The coronavirus pandemic has upended all kinds of human behavior, including speech. Conversations are mediated by masks and screens, their sentences strung together with new vocabulary: medical terms, political mandates and slang devised to take the clinical edge off.
This new vernacular has many people playing virologist in the group chat, with talk of contact tracing and antibody tests; planning “socially distant” activities like Zoom birthday parties and drive-by greetings; and tweeting about life under “quar,” a pet name for “quarantine” (the term for an imposed period of isolation after exposure to a contagion that has become a catchall for life at home).
In a recent article for The New Yorker, the writer Karen Russell describes the assimilation of this novel lexicon as a kind of “language contagion.”
“‘Self-isolation,’ ‘social distancing,’ ‘abundance of caution’ — pairs of words I’d never seen together in a sentence back in January have become ubiquitous,” she writes. These phrases are moving “even faster than the virus, eye to mind, ear to mouth, disseminated by our iPhone screens and televisions.”
The proliferation of neologisms and jargon was significant enough to merit updates to the Oxford English Dictionary in April, beyond the dictionary’s standard quarterly updates.
“Social change brings about linguistic change,” Fiona McPherson, a senior editor at the O.E.D., said in a phone interview. “These are permanent additions to our vocabulary.”
She noted, though, that many of the words aren’t new; rather, their use has become more frequent, their meanings shifted in the new context of the pandemic. “Social distancing,” “self-isolation” and “coronavirus” date back decades, even centuries.
Ms. McPherson said that a lexicographer’s job is to be “descriptive, not prescriptive. We’re telling the story of what the words mean, but they only mean that because that’s how people are using them. And the stories are never completely finished.”
This evolution in the language can be seen as well in the rhetoric of care providers and politicians, which varies by region. The states are “on pause” or working to “flatten the curve,” their residents told to “stay at home,” “shelter in place” or remain “healthy at home.”
Rather than conveying a full-on shutdown, most leaders in the fight against the coronavirus are trying to underscore the temporary nature of the limits on public life and the active role each person plays in eventually lifting them.
The World Health Organization has recommended that “physical distancing” replace “social distancing” because it more accurately describes the goal of keeping a physical distance, while still encouraging safe, remote social connection, which is imperative for mental health.
“You’re learning every single day, and you’re going to be making changes in your advice and guidance,” said Glen Nowak, the director of the Grady Center for Health and Risk Communications at the University of Georgia. Mr. Nowak was the director of media relations for the Centers for Disease Control and Prevention during the H1N1 pandemic.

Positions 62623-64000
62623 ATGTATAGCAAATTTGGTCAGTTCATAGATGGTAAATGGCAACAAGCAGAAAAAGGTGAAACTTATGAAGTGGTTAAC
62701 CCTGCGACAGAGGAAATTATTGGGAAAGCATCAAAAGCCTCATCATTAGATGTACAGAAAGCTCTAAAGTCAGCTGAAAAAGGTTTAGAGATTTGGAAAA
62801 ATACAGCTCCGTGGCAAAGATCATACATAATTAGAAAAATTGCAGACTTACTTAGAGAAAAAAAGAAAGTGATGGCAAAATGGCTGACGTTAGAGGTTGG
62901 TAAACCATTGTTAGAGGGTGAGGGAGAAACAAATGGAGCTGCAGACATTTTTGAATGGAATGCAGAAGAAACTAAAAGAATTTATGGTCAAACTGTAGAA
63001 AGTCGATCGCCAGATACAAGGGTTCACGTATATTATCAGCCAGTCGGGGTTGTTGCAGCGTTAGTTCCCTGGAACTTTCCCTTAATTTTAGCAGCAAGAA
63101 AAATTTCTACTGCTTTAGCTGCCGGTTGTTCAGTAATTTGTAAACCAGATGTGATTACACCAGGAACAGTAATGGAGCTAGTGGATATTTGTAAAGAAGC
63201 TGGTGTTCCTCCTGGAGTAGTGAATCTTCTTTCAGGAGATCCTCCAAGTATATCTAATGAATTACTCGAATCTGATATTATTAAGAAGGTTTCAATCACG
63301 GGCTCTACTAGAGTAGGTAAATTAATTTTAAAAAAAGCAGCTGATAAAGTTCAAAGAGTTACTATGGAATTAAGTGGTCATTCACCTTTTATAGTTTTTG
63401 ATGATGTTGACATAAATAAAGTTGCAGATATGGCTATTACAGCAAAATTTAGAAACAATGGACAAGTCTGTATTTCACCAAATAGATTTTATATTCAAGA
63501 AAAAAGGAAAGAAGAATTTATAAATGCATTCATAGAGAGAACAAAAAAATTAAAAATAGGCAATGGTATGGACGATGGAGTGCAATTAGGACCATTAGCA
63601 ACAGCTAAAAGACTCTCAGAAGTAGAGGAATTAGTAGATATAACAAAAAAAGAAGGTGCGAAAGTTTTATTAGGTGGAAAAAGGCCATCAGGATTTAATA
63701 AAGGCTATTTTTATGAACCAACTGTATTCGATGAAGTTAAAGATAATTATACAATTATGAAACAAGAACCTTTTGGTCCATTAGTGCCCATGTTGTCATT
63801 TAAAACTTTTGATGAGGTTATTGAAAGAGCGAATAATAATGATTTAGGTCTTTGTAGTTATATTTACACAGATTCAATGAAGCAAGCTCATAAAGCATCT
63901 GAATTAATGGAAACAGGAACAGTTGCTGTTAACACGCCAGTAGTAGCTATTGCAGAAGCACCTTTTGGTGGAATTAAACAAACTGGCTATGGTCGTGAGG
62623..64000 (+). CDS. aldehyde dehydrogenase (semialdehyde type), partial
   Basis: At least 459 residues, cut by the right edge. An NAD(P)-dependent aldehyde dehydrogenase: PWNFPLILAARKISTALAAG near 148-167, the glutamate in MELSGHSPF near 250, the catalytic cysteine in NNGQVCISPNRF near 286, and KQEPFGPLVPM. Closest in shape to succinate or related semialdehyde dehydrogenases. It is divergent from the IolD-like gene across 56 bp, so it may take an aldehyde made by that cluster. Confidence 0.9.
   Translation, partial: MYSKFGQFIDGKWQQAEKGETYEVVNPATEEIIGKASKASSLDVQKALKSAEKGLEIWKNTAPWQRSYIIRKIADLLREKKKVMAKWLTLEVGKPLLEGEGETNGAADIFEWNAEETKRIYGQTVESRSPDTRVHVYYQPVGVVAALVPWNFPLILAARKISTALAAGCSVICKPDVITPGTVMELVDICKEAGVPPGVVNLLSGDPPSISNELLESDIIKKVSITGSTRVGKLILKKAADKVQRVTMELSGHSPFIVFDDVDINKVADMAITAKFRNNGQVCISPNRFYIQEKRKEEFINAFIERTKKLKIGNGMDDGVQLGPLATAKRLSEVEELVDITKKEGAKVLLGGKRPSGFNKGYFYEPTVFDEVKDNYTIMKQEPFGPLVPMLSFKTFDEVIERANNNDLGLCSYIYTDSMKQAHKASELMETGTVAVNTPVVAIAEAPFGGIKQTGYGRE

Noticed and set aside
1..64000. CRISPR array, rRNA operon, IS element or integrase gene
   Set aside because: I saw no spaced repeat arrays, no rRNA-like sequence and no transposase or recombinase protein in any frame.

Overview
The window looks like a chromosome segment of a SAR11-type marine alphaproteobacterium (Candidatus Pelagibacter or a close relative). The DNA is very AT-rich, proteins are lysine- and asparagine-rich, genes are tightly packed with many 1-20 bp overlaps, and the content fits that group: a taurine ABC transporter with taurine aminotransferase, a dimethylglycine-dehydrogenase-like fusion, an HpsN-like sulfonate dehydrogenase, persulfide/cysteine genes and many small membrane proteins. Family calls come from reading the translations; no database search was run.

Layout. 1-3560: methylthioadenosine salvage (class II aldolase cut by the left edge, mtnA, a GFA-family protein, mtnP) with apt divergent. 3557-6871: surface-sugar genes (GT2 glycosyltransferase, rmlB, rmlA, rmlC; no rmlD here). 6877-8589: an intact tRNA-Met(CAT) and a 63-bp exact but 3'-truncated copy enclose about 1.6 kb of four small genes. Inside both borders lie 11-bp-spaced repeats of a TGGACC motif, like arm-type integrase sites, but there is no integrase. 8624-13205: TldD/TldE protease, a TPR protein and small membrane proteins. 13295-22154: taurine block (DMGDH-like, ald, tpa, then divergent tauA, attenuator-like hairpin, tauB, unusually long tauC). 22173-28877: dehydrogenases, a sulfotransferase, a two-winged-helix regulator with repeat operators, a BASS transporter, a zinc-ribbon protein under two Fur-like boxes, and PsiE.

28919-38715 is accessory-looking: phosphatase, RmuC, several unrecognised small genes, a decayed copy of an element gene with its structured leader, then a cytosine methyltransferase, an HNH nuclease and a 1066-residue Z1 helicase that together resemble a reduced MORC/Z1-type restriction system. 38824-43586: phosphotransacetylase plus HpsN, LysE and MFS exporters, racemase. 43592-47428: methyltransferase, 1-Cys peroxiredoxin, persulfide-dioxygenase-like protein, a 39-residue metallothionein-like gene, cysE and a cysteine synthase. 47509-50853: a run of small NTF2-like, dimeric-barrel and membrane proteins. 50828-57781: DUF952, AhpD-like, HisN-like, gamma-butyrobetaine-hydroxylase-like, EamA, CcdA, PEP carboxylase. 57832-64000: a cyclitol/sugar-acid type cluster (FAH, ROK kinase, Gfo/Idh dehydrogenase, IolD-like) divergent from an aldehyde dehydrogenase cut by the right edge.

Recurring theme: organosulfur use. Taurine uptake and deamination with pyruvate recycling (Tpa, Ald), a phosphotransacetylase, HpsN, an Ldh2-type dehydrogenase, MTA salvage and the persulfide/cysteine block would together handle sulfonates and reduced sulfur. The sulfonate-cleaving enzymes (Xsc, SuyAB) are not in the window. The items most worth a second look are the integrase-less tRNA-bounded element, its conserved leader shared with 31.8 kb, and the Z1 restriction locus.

“You have to have user-friendly language and user-friendly terms,” he said. “If you realize early on, actually, a better way to say this would be ‘stay at home’ — that’s actually more direct, more responsible. That’s what we want people to do.”
Vivid language is easier to follow. In an email, Ms. Russell wrote that among the common epidemiological directives, “‘flatten the curve’ in particular felt like such an elegant and compact way to educate the public about the worst case scenario — a horrifyingly steep death toll — while simultaneously instructing us in what we must do to save thousands of lives. The work of translation a listener does is turning those hypothetical data points into real, dimensional human beings.”
Looking ahead, linguistic changes are yet to come, Ms. McCulloch said. She explained the concept of a retronym — assigning a new name for a default now dated by technology or social change; for example, with the rise of cellphones, non-mobile phones became “landlines.”
“We are still in the phase of naming the new things we’re encountering, but eventually we’ll get to the stage where we need names for what things were like before the virus hit,” she said. We’re still assimilating to “the new normal” and its accompanying word bank, while longing for “the before times.”
But when we return to the life we knew, forever altered as it may be, we may need new qualifiers: first dates that aren’t over FaceTime; IRL hangouts, unmasked and less than six feet apart; to-stay drinks at bars. Gov. Andrew M Cuomo has referred to New York’s proposed May 15 reopening as the “Un-Pause.”
Ms. McCulloch wondered: “When this is hopefully a memory, and we start talking about what we’re doing again, now that we can hang out in real life, what are we going to be calling that?”
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